David Adler | Accomplish More with Technology

Welcome to Allseated Exchange. Learn what’s next for event design with event industry change agents. This season focuses on helping event planners prepare for hybrid events. In this podcast summary, we’re visiting with change agent and industry veteran, David Adler, chairman and founder of BizBash, the leading trade media provider for the event industry.


What exactly is a hybrid event?

Live and virtual events continue to evolve as technology improves. New technology means new ways of doing things, new ways of connecting and interacting with one another. Hybrid events combine aspects of live and virtual events to allow real-time interaction between participants attending an event in person and participants attending the same event remotely.


The technology enables planners to do more. It works because you’re scaling intimacy by bringing people into smaller and smaller rooms. People get to know each other via the networking, the programming, all the different aspects. Intimacy and democratization go hand-in-hand.


Effective event planning

Bringing people together is an incredibly powerful skill set that is potentially world changing. People don’t get together, necessarily outside of the things they have on surface level. Anything beyond that requires intentional design. Effective event planning is key.


According to Adler, the event industry includes collaboration artists and experience creators. Collaboration artists provide the tools to get people talking to each other, and experience creators provide a place for people to talk.


Once you have the incentive and the location for people to interact, a facilitator (or host) helps get people talking. People in a room at an event without a facilitator (whether it’s in-person, virtual or hybrid) commonly won’t talk to each other without a nudge, Adler explains.


Current and evolving technology allows these different players to create truly immersive, interactive experiences that bring people together across different platforms and tools. Moreover, you’re exponentially expanding your audience and creating conversations. You’re connecting people that, otherwise, would never have met, Adler explains.


Are most planners prepared to provide the experience attendees want?

According to Adler, yes and no. Business happens on more than just the main stage. Business also happens in the hallway. At a live event, the hallway is part of the hybrid experience. Now, the dinner, the lines, the hallway, the coat check, the limousines between the events are as much part of the event as the actual main stage and hybrid.


The technology enables planners to do more. It works because you’re scaling intimacy by bringing people into smaller and smaller rooms. People get to know each other via the networking, the programming, all the different aspects. Intimacy and democratization go hand-in-hand, Adler explains.


The biggest problem with hybrid is that people think hybrid is just turning on a camera at your event. Before COVID, people primarily used hybrid to live stream educational components. Some of the technology wasn’t available yet. Planners were using off-the-rack technology not specifically designed for events. Now that’s changed. Current and evolving technology allows planners to have more creative flexibility.


Long-term success could mean focusing on specific use cases

Being all things to all people may not be the best approach. Often, trying to do everything for everyone leads to not doing anything very well for anyone. Rather, finding specific use cases (niches) may be key to long-term viability. Sticking to specific niches means doing a few things incredibly well. Do what you do well enough, and you’ll drastically reduce your competition and improve profitability. Using industry specific, customizable technology is crucial in supporting clients.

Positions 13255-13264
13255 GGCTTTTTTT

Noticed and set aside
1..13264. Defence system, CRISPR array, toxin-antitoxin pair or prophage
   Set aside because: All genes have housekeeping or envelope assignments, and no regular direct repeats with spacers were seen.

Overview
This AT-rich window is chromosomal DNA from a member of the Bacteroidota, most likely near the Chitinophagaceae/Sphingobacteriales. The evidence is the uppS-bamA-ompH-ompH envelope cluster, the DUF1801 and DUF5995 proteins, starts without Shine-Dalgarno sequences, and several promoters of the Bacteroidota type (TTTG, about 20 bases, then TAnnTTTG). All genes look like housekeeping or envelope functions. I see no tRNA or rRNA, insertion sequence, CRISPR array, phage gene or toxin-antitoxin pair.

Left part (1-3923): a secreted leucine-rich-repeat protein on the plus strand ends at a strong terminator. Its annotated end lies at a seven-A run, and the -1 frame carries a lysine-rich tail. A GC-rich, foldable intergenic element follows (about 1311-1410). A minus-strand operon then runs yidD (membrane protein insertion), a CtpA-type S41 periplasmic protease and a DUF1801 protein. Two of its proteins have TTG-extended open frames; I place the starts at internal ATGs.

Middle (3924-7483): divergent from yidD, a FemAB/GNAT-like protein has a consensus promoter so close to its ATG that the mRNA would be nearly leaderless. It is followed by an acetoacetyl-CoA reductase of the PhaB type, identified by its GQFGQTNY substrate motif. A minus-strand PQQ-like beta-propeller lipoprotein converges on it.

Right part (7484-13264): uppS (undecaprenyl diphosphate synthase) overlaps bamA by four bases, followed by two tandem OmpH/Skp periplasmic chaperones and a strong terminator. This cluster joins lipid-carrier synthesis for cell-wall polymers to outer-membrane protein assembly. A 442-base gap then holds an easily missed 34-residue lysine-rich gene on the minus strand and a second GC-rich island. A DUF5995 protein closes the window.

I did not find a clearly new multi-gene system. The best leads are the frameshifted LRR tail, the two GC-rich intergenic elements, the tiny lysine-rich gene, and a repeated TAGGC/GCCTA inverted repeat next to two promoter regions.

Event industry trends

Planners are deconstructing their events, creating smaller events out of bigger events, which is nothing new, Adler explains. Digital and hybrid events allow planners to customize events for smaller, more targeted groups of people, creating more intimate, productive interactions. Technology is simplifying the process, making it faster and easier to develop design ideas and make changes on the fly.

Lightning Round

Why do you enjoy working in events?

Adler: Serendipity.


What’s your superpower that you apply to your role?

Adler: Creativity.


What’s your favorite city you’ve visited.

Adler: I love wherever I am.


What’s an event planner’s greatest strength?

Adler: Flexibility.


What’s an event planner’s greatest weakness?

Adler: Rigidity.


Outside of events, what’s the topic that planners should study to be stronger?

Adler: Read fiction.


What can planners do to increase their value?

Adler: Think strategically.


What’s the change you most want to see come to events?

Adler: More purpose.


Fill in this blank. The best events …

Adler: Transform me.


What’s the secret to your success that anyone could do if they worked at it?

Adler: Managed serendipity.



Guest Bio – David Adler:

David Adler founded BizBash 21 years ago as a media platform for the event and meeting market. BizBash has more than 200,000 monthly users and includes magazines, events and digital components.


Create fully branded virtual and hybrid events with Allseated EXVO

Experience everything you love about in-person events remotely with Allseated EXVO, your in-person event’s digital twin. Explore the event floor. Listen to speakers. Browse booths. Network one-on-one in the hallway. EXVO, the next-generation hybrid and virtual event solution, provides immersive, engaging ways to explore, connect and share. Book a Demo.

No Comments

Leave A Comment